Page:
Tuesday, October 01, 2013

Holy Books of Guttersnipe Das: Robert Walser

Robert Walser
A Schoolboy’s Diary
Translated by Damion Searls
New York Review of Books, 2013

To pretend that I am a sedate and demure fan of Robert Walser, in hopes of thereby seeming reasonable, would be misleading to the point of dishonesty. Robert Walser is my very favorite writer (indeed, a word like master or guide seems more appropriate) and I should admit up front that my opinions are those of a fanatic.

Although Robert Walser remains under-appreciated, there is also a growing group of Walser devotees who seek out everything available. Some of these ardent fans seek, as I do, to create new work informed and inspired by Walser.

Unsurprisingly, I've sought out everything by Walser that is available in translation and I feel strenuously grateful to NYRB for this new series of thematic collections of Walser's short prose. (Berlin Stories translated by Susan Bernofsky is another delightful book in this series, and I hope ardently that there are more to come.)

Still, as years pass, and collections appear, I begin to worry that new collections of short pieces from Walser's vast un-translated work will begin to seem "picked over", just gleanings or scraps. Although it is true, as Walser writes, that "Enthusiasts are happy with little, in fact often extremely miniscule things" (163), I came to this book hoping that truly beautiful and first-rate work is yet to appear.

In this hope, I was not disappointed. Above all, what A Schoolboy's Diary makes clear is that Walser's trove of un-translated work is nowhere near to being picked over. The stories here are as necessary and enchanting as those to be found in any of the 5 collections of short prose currently available. (Fellow Walserians, please correct me if I have miscounted.)

Although I think readers new to Walser would do well to begin with a "general" collection of the short prose such as Selected Stories, translated by Christopher Middleton, or Masquerade, translated by Susan Bernofsky, these thematic collections are a great pleasure and you would not be wrong to start your exploration of Robert Walser right here.

Fanatics tend to disapprove of innovations and new arrivals. I admit that I questioned, as I picked up this book, whether Damion Searls could possibly be as worthy a translator as Middleton and Bernofsky, to whom readers of Walser in English are wholly indebted. ("Some young upstart", I assumed. Totally wrong. Although his appearance is youthful, he has an august list of translation credits a mile long.)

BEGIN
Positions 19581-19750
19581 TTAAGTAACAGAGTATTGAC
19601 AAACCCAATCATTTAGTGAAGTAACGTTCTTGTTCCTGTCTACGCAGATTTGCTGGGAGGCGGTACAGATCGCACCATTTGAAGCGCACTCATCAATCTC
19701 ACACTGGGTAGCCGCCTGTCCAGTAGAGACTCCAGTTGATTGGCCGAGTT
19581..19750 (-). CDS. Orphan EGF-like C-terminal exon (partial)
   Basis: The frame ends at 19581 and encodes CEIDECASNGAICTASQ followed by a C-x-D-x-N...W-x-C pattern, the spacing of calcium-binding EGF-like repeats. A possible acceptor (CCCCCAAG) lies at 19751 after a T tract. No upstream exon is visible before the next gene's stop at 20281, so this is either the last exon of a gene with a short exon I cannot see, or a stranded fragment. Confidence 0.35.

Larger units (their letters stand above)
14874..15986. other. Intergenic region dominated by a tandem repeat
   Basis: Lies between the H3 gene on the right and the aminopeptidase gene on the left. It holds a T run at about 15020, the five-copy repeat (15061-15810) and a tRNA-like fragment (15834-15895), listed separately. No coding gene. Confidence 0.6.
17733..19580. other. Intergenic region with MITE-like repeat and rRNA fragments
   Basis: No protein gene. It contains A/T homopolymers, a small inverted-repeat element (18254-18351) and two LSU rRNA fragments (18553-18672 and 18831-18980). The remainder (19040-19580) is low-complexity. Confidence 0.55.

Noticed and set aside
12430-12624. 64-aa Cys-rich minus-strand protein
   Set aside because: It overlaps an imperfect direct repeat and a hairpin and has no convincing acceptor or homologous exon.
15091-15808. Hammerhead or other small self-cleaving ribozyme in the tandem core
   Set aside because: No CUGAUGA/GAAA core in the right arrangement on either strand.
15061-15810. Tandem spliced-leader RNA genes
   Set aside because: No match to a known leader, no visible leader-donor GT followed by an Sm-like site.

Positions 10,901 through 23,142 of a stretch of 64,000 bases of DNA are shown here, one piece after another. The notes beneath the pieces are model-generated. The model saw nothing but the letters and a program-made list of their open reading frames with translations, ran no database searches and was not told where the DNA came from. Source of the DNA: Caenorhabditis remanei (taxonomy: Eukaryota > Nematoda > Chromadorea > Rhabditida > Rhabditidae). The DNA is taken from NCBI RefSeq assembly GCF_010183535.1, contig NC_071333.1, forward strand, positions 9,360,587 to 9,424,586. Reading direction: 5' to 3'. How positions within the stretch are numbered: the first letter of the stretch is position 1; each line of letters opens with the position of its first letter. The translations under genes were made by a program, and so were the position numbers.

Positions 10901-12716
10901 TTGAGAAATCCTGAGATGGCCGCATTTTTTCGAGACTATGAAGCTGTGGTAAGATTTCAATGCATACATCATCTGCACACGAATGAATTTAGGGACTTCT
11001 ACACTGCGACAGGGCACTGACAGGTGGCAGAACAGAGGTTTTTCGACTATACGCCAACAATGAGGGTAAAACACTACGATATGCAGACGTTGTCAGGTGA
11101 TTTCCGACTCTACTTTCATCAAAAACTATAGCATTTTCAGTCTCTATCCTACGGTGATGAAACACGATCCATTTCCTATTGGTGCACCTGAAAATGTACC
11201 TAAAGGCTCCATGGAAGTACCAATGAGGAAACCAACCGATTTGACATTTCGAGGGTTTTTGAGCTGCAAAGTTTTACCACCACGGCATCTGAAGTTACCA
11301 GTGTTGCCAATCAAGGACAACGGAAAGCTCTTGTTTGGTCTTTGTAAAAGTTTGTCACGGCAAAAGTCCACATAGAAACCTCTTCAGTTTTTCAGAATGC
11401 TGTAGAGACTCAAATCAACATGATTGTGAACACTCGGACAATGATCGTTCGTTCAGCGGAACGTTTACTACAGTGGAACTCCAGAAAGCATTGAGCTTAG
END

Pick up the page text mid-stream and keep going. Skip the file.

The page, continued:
Though I came to this book armed and ready to disapprove, I found myself unable to - these are beautiful and flowing translations, like one of the sparkling lakes or streams that Walser often seems to be ambling alongside.

As usual, I read aloud and copied out passages that enchanted me. How is it possible to resist a writer who announces, "To give you an opportunity to see me would mean introducing you to a person who cuts off half the rim of his felt hat with scissors to give it a wilder, more bohemian appearance. Is that the kind of strange being you really want to have before you?"(51)

At a time when most people seem to consider themselves so terribly important, Walser's sauntering humility has a special resonance. How good it is to be reminded, "Tact and discretion are never anything over than attractive. Modestly stepping aside can never be recommended as a continual practice in strong enough terms." (161) Or simply: "Envy is a form of insanity." (53)

Pieces like "From My Youth" made me feel that I could see and understand Walser more directly than I had before. "Early spring was magnificent. All the houses, trees and streets gleamed as though they had come from some higher state of being. It was half dream, half fever. I was never sick, just always strangely and seriously infected with a longing for extraordinary things." (124)

As someone who seeks to emulate Walser, I endlessly compose short pieces, endlessly send them out, and endlessly receive friendly and baffled rejection notes. Admittedly, I often suspect that my uselessness as a human being is unsurpassed. How imperative therefore to read "The Last Prose Piece", in which Walser warns me against his profession in the strongest possible terms. How wrenching to find that Walser felt as discouraged as I feel as he endlessly wrote and submitted work -- indeed he writes, "The extent of my submissions will probably never be matched." (146) May these reminders of work and suffering banish my squirrely self-pity.

Above all, it is painful to read Walser's repeated desire to simply give up - though of course he cannot and will not, not until he enters the last sanatorium in 1933. "At last I have drawn a firm line under the truly astoundingly great column of figures and am done with pursuing that for which I am not sufficiently intelligent" (149).

What I would give for a time machine, so that I might rush back in time and encourage him. I'd also like to buy him a new hat.

Old and new fans of Robert Walser will revel in this book. As Walser reminds us, "When you are faced with a happiness that is not forbidden, you must seize and enjoy it." (177)

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